BENTONVILLE, Ark. -- Walmart intends to transform parking fields and land adjacent to some of its Supercenters behind a radical new “town center” concept that would lease space to restaurants, services, entertainment options and other community uses.
The move would take advantage of Walmart’s traffic draw and massive physical footprints to create experiential retail hubs not unlike shopping malls as the company contemplates how physical shopping could evolve amid growth of e-commerce. The projects could also help cast a new shadow for the Walmart brand, which is also using the omnichannel revolution to widen its appeal to new audiences, even as virtual shopping wears away store trips.
The company is making plans to bring the town center concept, which it calls “Reimagined Centers," to eight of its Supercenters, including a site in Loveland, Colo., where the chain will reportedly break ground next spring. Other such concepts are planned for Supercenters in Springfield, Mo.; Windsor Heights, Iowa; Rogers, Ark.; Garland, Texas; Gresham, Ore.; Long Beach, Calif.; and Lees Summit, Mo. More than 10 additional Walmart Supercenter sites in other cities would get various interpretations of the new concept, including some built around food trucks and community parks.
The program was announced during a presentation at an International Council of Shopping Centers event this week in Atlanta by LB Johnson, vice president of U.S. realty operations for Walmart, according to the Atlanta Business Chronicle.
“We want to provide community space, areas for the community to dwell—a farmers market, an Easter egg hunt, trick-or-treating,” he told the newspaper. “We want to provide pedestrian connectivity from our box to the experiential zones that are planned on our footprint. We want to augment these experiences and activities with more food and beverage, with health and fitness, essential services and entertainment.”
The Walmart Reimagined website shows renderings and computer simulations contemplating parking fields transformed behind fitness facilities and playgrounds, farmers markets, food trucks and open-air dining and landscaped plazas with jogging paths. It also shows new retail buildings adjacent to existing Walmart stores with restaurant and coffee shops, gyms, movie theaters and other retail tenants. Some stores including the Loveland location would include what the company called “revolutionary” container parks outside the store where vendors would “have an opportunity to be immersed in the community through easily accessible storage container-based facilities.”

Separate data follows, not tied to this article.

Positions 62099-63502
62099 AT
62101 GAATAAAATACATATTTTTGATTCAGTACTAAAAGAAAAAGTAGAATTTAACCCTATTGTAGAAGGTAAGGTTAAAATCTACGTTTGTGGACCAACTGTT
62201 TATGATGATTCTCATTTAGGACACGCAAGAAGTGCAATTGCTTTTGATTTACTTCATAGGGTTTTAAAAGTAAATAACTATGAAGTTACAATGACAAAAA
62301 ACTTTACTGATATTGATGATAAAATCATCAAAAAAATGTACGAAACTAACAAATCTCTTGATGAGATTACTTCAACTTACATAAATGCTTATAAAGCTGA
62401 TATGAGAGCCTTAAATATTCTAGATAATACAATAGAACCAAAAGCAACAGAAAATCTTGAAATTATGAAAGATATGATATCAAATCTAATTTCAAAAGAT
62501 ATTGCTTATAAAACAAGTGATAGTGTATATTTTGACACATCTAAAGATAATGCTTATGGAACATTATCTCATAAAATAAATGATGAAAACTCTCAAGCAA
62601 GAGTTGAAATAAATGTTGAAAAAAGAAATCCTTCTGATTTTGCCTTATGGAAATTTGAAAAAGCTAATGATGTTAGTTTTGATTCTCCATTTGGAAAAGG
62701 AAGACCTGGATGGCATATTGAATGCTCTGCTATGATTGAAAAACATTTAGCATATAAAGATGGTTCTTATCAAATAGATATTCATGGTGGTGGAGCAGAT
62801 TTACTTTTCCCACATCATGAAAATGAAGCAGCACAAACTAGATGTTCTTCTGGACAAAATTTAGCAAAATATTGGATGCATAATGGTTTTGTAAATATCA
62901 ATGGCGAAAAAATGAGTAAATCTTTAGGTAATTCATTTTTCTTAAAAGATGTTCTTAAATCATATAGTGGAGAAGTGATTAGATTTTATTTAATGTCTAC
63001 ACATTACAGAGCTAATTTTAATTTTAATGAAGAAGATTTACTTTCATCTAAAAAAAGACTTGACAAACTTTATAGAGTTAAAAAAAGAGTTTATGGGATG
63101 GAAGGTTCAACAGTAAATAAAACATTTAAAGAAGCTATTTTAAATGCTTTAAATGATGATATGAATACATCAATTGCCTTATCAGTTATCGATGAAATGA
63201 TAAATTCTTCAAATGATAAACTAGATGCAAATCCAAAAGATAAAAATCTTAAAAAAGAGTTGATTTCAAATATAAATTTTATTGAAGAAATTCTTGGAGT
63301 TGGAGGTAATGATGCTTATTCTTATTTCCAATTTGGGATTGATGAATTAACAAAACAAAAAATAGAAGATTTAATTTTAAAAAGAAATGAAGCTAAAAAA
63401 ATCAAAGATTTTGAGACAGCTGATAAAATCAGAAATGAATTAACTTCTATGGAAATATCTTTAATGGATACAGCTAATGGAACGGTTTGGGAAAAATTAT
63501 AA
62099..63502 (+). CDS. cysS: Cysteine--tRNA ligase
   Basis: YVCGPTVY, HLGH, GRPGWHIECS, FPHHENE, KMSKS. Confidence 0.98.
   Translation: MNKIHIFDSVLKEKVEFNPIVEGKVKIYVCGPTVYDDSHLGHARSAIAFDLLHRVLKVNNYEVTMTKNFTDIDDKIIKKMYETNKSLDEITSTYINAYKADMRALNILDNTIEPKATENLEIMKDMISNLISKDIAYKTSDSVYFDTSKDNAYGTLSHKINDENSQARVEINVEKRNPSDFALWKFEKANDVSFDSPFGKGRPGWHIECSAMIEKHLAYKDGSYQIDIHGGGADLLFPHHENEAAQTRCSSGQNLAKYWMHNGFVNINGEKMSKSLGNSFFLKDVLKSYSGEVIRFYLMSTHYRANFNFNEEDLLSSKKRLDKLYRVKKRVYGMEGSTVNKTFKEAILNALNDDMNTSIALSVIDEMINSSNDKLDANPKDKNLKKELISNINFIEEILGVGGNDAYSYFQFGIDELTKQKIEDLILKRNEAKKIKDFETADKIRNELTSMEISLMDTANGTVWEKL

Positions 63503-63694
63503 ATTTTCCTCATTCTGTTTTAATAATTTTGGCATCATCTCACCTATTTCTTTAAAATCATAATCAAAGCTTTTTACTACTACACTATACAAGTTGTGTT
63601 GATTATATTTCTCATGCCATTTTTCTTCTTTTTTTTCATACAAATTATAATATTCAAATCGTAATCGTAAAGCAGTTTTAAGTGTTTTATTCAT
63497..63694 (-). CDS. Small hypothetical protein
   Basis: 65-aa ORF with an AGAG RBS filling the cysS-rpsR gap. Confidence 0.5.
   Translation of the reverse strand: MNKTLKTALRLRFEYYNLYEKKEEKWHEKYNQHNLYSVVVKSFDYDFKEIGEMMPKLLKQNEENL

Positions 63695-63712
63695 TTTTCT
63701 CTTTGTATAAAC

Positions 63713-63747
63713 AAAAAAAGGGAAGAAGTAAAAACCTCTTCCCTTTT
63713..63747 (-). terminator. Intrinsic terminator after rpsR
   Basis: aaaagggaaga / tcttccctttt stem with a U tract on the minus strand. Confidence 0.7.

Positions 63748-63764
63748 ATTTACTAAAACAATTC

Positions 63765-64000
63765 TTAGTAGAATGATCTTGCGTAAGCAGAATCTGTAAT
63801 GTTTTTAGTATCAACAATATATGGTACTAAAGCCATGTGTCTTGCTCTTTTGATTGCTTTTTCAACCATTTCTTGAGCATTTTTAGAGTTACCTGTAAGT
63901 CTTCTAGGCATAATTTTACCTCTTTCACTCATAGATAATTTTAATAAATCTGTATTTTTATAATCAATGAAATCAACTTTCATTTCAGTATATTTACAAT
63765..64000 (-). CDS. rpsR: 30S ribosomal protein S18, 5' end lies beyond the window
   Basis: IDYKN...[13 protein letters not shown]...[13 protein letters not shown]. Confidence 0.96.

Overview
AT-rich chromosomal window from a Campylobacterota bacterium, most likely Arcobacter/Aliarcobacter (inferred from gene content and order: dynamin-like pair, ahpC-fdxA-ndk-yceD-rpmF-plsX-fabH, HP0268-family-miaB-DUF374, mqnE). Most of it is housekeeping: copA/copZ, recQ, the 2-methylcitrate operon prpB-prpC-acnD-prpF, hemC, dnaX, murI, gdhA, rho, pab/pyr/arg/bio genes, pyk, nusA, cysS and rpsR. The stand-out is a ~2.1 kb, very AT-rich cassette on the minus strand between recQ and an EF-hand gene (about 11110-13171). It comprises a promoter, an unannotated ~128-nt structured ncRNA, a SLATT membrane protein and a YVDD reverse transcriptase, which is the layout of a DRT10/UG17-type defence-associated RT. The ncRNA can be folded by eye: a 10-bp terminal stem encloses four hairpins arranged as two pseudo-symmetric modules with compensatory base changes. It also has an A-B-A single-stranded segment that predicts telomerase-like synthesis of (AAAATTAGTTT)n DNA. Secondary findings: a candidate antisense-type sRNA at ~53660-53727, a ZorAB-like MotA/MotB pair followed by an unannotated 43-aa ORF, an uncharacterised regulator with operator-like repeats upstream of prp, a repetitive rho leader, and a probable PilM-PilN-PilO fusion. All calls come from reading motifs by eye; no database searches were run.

Other locations could see space inside existing Supercenters leased to restaurants, bars and food halls. This could address the question as to whether Walmart’s stores—initially designed for physical shopping experiences—are simply too large to be efficient in an omnichannel shopping world.
The website also suggests that fuel could be part of the new concept.
It is not clear what the cost of the transformations would be or when the projects would be complete, but Walmart said it would work with cities and business partners on each project.
“A transformation is underway,” Johnson said. “We are working with the local community to really master plan a vision, not only for Walmart, but shared with the municipality. We are using terms like collaboration space. We are thinking through dwelling space. ... We are going to hold ourselves accountable to the community to improving well-being.”
Walmart has been making moves to extend its reach into the convenience-store channel, with new c-stores in its Supercenter parking lots that did not already have gasoline pumps. It opened the first of these c-stores on July 11 in Plano, Texas.
Photograph courtesy of Walmart
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